There are many factors that influence how pleasurable a flight might be, including interior design, in-flight entertainment, food quality, luggage storage and service. There is one aspect of the experience, however, which can render the others insignificant if it isn’t good. And that is the seat.
I’ll come back to business class seating later but most of us turn right when we board. And let’s face it, how many times has anyone flown in economy class and complimented the crew on the supremely comfortable seats, which had plenty of legroom and were so easy to adjust into the perfect position?
As I’m sure most people appreciate, economy class seats are built to a price, and therefore we should put up with what we get. What rubbish! Why then, is it so rare to find a comfortable seat? There are many factors which go into this question, not least the fact that we human beings come in all shapes and sizes, so what one person finds comfortable, another may not.
Another problem is that comfort is difficult to measure. In the absence of a ‘comfort-o-meter’, we need to look at a number of factors such as traditional ergonomic posture assessment, pressure mapping and of course, benchmarking. Whilst comfortable economy seats may be rare, they do exist and so measuring the parameters on what are considered ‘good’ seats has to be part of the mix, and should be carried out at the end of a flight with multiple users. A five-minute assessment by a CEO, no matter how well calibrated their backside might be, is not an objective test!
And so to business class. With long haul, almost every major airline offers seats that convert to lie-flat beds as a part of the package. I’m fortunate to have tried a few different airlines’ offers, and I find it hard to differentiate between them. The storage differs, the IFE screen operates in a different way, some face backwards, but when it comes to the acid test how comfortable they are when both upright and flat I wouldn’t single out any particular solution.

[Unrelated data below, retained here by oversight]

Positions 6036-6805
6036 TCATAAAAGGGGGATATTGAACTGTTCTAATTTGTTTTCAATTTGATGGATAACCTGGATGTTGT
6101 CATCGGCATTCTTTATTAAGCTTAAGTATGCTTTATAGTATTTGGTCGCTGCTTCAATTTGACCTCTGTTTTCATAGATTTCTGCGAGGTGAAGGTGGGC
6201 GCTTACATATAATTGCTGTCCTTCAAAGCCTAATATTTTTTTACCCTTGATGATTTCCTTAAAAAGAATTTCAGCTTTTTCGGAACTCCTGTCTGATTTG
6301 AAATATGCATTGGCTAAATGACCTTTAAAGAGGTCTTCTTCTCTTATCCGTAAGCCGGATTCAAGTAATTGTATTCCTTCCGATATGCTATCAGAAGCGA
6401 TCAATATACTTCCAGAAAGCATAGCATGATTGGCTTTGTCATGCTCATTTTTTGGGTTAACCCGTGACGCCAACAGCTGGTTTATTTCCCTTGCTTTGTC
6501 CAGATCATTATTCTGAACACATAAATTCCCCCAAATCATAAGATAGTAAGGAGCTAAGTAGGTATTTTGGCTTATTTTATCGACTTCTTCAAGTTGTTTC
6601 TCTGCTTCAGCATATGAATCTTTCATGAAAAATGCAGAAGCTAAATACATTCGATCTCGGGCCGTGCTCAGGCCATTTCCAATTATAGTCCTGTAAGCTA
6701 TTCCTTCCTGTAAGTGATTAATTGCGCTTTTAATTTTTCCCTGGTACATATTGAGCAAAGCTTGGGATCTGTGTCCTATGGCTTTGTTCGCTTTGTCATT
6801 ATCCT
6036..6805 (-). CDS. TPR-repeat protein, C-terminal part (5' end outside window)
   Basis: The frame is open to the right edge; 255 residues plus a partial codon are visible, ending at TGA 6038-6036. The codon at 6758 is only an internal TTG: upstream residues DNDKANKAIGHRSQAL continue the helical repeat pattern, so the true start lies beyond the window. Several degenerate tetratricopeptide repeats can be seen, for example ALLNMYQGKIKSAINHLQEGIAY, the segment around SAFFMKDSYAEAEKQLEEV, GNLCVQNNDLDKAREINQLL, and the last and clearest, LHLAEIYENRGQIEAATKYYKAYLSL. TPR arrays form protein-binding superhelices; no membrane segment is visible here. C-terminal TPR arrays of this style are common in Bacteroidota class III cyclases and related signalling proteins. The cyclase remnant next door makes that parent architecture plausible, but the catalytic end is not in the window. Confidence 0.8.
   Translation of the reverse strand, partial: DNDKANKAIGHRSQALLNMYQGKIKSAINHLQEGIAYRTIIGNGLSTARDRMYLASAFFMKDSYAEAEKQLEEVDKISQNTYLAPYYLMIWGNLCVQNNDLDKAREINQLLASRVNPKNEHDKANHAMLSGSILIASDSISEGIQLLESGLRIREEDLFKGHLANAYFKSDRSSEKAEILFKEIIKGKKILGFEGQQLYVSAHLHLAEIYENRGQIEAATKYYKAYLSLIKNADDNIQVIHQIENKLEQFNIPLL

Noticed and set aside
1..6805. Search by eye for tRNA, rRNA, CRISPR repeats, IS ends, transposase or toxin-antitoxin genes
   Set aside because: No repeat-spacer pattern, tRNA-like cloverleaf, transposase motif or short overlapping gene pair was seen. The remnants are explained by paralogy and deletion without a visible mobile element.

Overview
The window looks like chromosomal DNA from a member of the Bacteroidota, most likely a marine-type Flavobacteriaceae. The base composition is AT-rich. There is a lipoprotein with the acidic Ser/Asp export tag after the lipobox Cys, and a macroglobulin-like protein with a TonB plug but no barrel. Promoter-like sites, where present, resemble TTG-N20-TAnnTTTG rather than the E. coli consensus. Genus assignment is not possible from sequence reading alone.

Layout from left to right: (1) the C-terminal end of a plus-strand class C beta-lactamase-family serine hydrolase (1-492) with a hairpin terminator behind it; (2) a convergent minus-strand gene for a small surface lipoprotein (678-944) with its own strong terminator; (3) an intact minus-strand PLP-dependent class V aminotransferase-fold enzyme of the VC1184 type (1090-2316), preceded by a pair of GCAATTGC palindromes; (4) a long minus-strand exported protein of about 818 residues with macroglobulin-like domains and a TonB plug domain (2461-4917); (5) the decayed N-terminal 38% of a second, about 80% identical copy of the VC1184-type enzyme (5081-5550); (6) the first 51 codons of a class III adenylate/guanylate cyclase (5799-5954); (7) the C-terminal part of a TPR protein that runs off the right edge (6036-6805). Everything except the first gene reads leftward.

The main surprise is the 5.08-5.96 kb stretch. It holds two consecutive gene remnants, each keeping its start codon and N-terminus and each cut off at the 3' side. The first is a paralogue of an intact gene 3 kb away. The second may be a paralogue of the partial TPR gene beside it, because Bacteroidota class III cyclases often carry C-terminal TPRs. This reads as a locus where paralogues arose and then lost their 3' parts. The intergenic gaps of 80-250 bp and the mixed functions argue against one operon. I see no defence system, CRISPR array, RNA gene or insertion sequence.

They’re all pretty good, but my big question is: are they as good as they could be? And I mean that in every aspect, from design, to visual appeal, comfort, manufacturing cost, ease of installation and reliability. As an engineer (not a designer), I doubt it.
So, having decided that this might be an area where NTDC could add some real value to the industry, I attended Aircraft Interiors Expo in Hamburg, back in April. For me, it was an absolute triumph of hope over expectation. What I saw was a large number of incremental designs, just nudging the standard forward a little at a time; I only saw a couple of examples of what I thought were genuinely innovative solutions, and nothing that I would describe as disruptive.
Before you start reaching for the pen or the keyboard to complain, I know this is a highly regulated sector, and rightly so; but I also believe that there needs to be some ‘out of the box’ thinking if we’re to create step changes and revolutionary design solutions, and I believe that we can do that whilst respecting regulations.
If only there were a National Centre somewhere, set up to engage with the transport design community and users, to push the envelope and research disruptive solutions all in a modern building with state-of-the-art facilities
David Wright, Coventry University’s director of strategic initiatives, is responsible for the execution of the National Transport Design Centre (NTDC) project